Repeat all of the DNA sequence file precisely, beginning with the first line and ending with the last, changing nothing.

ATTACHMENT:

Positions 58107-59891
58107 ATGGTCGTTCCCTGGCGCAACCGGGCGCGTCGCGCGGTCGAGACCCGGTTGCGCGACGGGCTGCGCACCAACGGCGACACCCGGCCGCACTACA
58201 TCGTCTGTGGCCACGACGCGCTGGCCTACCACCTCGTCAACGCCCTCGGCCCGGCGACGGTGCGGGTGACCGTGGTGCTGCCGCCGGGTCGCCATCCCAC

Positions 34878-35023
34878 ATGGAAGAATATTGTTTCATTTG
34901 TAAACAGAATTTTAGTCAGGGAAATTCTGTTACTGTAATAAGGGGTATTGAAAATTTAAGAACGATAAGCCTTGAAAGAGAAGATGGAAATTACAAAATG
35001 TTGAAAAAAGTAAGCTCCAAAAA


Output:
Positions 58107-59891
58107 ATGGTCGTTCCCTGGCGCAACCGGGCGCGTCGCGCGGTCGAGACCCGGTTGCGCGACGGGCTGCGCACCAACGGCGACACCCGGCCGCACTACA
58201 TCGTCTGTGGCCACGACGCGCTGGCCTACCACCTCGTCAACGCCCTCGGCCCGGCGACGGTGCGGGTGACCGTGGTGCTGCCGCCGGGTCGCCATCCCAC

Positions 34878-35023
34878 ATGGAAGAATATTGTTTCATTTG
34901 TAAACAGAATTTTAGTCAGGGAAATTCTGTTACTGTAATAAGGGGTATTGAAAATTTAAGAACGATAAGCCTTGAAAGAGAAGATGGAAATTACAAAATG
35001 TTGAAAAAAGTAAGCTCCAAAAA